Bob, one of my business clients, wants to own a coffee shop. He calls me and tells me he has found one for sale—and in the perfect location. That coffee shop is owned by a corporation. The corporation is really just the owner and his wife, but the corporation is the legal owner of the coffee shop.
I suggest to Bob that we are best off structuring the small business purchase as an “asset purchase sale”, as opposed to a stock purchase. That means we are not purchasing the business itself, but only the assets of the business. For example: Bob wants to buy the chairs, table, the coffeemakers, the goodwill, the recipes. By making his purchase this way, he will avoid most of the liabilities of the coffee shop he is buying. The current coffee shop may owe money to suppliers, taxes, a lawsuit for food poisoning suit or a former employee suing the coffee shop. There are some tax advantages to structuring the deal this way too. Win-win for Bob, right?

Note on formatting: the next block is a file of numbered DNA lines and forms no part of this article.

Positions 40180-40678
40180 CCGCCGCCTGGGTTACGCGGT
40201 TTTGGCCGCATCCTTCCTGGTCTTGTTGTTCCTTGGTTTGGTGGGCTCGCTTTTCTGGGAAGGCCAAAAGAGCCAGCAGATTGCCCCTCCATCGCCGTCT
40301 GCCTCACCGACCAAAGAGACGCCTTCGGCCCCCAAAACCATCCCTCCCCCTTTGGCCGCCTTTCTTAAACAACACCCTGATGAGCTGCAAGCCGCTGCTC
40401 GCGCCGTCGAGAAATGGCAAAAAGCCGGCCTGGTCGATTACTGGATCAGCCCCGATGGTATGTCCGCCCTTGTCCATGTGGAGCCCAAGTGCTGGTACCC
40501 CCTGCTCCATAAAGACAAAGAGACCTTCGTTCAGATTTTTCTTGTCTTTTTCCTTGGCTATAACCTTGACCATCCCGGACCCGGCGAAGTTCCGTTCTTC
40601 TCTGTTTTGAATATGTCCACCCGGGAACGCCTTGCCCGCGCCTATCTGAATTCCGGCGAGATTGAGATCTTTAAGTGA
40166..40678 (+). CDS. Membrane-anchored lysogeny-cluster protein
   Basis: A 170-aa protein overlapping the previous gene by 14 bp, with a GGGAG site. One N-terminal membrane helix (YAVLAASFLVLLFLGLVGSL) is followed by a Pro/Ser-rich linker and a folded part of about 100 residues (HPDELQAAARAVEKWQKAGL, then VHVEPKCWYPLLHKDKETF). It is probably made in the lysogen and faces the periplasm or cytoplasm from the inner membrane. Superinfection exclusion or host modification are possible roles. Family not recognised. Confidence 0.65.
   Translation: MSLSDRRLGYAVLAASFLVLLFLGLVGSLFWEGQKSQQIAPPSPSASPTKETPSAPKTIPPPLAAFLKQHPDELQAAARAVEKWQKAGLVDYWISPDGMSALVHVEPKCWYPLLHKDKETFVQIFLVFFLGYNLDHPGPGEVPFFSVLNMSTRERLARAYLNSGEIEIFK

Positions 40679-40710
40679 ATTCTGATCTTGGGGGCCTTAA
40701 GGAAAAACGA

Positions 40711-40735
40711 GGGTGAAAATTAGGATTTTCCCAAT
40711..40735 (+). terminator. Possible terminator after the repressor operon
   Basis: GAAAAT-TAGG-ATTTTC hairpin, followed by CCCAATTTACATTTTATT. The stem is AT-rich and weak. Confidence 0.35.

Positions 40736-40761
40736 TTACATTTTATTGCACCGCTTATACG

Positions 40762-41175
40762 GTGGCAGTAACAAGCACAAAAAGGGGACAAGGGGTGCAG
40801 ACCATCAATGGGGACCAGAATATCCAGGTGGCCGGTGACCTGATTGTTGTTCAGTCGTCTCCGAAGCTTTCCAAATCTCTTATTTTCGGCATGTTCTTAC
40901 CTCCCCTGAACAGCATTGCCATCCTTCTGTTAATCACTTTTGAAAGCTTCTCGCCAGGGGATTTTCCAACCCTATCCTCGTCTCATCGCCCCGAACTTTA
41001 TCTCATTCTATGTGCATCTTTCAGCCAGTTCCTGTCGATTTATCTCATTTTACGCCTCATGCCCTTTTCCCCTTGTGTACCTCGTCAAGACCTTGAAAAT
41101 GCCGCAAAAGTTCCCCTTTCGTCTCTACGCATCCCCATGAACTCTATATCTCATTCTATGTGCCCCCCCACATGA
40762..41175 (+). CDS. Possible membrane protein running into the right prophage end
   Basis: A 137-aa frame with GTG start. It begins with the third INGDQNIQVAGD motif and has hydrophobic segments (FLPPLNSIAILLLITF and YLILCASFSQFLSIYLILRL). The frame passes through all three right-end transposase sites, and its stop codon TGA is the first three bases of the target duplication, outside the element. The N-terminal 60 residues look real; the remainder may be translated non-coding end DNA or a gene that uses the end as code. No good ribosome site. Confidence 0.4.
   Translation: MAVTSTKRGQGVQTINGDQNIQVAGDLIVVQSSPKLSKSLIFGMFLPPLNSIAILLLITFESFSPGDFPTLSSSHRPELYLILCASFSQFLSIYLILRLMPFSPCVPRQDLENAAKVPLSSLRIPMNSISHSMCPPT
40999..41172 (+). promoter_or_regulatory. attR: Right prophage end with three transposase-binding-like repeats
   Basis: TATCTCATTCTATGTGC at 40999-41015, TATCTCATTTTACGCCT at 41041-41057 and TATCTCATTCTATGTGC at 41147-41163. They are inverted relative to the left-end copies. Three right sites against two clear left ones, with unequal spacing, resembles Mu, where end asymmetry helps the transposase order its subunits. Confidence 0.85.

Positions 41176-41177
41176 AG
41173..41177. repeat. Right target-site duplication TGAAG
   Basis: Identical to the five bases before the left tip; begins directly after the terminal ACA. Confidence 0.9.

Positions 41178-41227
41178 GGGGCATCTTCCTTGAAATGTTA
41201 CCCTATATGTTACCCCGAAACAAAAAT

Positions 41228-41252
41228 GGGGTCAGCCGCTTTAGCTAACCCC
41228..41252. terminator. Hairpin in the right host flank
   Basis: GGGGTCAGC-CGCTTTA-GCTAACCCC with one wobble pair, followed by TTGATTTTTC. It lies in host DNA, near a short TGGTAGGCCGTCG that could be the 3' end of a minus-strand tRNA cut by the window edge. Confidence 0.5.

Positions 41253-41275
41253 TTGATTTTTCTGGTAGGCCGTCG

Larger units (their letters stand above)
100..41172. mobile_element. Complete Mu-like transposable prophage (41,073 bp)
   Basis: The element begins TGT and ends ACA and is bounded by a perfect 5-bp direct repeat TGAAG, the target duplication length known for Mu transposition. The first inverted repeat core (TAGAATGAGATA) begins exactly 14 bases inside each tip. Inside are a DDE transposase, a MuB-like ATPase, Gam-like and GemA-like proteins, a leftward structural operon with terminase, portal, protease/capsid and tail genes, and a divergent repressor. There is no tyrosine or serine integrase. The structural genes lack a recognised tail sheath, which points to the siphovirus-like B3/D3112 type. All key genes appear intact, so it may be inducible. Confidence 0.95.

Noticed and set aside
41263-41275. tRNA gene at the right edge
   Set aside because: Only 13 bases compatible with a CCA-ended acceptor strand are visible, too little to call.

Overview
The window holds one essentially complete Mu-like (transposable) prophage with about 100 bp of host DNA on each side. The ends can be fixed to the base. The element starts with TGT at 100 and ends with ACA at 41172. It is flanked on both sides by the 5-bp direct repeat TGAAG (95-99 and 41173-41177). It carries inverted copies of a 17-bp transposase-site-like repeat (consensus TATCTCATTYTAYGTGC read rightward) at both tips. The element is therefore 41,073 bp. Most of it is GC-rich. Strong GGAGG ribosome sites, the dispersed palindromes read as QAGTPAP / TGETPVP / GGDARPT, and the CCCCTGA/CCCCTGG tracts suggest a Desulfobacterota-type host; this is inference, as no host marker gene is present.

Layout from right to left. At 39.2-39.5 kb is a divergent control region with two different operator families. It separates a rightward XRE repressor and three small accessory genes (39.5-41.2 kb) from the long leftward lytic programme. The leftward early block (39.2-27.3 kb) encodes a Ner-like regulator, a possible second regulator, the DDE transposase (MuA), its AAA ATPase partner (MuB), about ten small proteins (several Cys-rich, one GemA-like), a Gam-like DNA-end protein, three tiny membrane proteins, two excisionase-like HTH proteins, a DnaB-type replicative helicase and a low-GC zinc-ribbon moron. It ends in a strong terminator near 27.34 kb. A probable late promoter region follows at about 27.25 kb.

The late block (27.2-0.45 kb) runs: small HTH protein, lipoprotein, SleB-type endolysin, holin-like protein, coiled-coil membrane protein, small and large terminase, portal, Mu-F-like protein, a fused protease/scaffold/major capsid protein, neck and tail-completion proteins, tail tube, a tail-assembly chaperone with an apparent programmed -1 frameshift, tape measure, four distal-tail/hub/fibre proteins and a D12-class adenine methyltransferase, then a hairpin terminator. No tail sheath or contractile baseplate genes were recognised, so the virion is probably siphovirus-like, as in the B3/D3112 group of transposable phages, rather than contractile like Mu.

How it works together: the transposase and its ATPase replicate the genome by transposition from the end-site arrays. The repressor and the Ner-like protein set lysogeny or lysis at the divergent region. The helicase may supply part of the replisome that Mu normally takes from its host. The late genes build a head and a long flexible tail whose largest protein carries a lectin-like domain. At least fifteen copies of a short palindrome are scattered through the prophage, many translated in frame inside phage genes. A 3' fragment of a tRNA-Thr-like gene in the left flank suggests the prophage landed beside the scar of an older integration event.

So why would anyone want to do a stock purchase (buying the coffee shop itself or the entire corporation)? I tell Bob that if he wants ease in transferring title, there’s a certain expense in starting fresh, and if Bob needs to save a few thousand bucks, then buying the stock would be the way to go. It might eliminate the need to transfer permits, employee agreements and leases, although even with a stock purchase, there might be costs. I warned Bob, permits are often personal to the owner and not the business. If the coffee shop Bob is buying has a liquor license. Bob would not be able to just take that over, he would have to be personally vetted by the liquor authority here in New York. Despite a corporation owning the coffee shop, the current owner probably has a personal guarantee clause in his lease, and the lease would have to be renegotiated anyway.
Bob agrees an asset purchase is the best alternative, the coffee shop owner understands that any purchaser will only want assets and not stock, and we are off and running on the first step to making Bob’s dream a reality.